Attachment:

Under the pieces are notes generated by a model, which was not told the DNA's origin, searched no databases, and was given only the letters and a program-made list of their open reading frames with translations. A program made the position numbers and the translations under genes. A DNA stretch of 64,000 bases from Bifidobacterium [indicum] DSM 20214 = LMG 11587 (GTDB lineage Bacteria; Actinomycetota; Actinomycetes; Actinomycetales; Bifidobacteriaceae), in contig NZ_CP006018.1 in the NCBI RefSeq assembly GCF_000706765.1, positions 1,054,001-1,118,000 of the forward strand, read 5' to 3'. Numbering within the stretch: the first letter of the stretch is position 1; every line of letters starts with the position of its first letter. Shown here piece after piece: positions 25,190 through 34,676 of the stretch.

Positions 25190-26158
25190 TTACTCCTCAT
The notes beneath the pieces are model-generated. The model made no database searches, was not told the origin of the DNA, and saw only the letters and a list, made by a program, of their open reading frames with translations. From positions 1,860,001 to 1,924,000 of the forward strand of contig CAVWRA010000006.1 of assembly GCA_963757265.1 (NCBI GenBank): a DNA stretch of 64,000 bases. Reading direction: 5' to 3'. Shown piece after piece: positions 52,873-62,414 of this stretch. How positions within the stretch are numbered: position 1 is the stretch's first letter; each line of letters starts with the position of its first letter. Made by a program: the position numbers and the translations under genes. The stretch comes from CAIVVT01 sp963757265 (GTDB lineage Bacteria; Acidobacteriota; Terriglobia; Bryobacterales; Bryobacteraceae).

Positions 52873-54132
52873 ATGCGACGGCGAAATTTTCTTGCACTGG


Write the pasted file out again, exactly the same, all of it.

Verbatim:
Under the pieces are notes generated by a model, which was not told the DNA's origin, searched no databases, and was given only the letters and a program-made list of their open reading frames with translations. A program made the position numbers and the translations under genes. A DNA stretch of 64,000 bases from Bifidobacterium [indicum] DSM 20214 = LMG 11587 (GTDB lineage Bacteria; Actinomycetota; Actinomycetes; Actinomycetales; Bifidobacteriaceae), in contig NZ_CP006018.1 in the NCBI RefSeq assembly GCF_000706765.1, positions 1,054,001-1,118,000 of the forward strand, read 5' to 3'. Numbering within the stretch: the first letter of the stretch is position 1; every line of letters starts with the position of its first letter. Shown here piece after piece: positions 25,190 through 34,676 of the stretch.

Positions 25190-26158
25190 TTACTCCTCAT
The notes beneath the pieces are model-generated. The model made no database searches, was not told the origin of the DNA, and saw only the letters and a list, made by a program, of their open reading frames with translations. From positions 1,860,001 to 1,924,000 of the forward strand of contig CAVWRA010000006.1 of assembly GCA_963757265.1 (NCBI GenBank): a DNA stretch of 64,000 bases. Reading direction: 5' to 3'. Shown piece after piece: positions 52,873-62,414 of this stretch. How positions within the stretch are numbered: position 1 is the stretch's first letter; each line of letters starts with the position of its first letter. Made by a program: the position numbers and the translations under genes. The stretch comes from CAIVVT01 sp963757265 (GTDB lineage Bacteria; Acidobacteriota; Terriglobia; Bryobacterales; Bryobacteraceae).

Positions 52873-54132
52873 ATGCGACGGCGAAATTTTCTTGCACTGG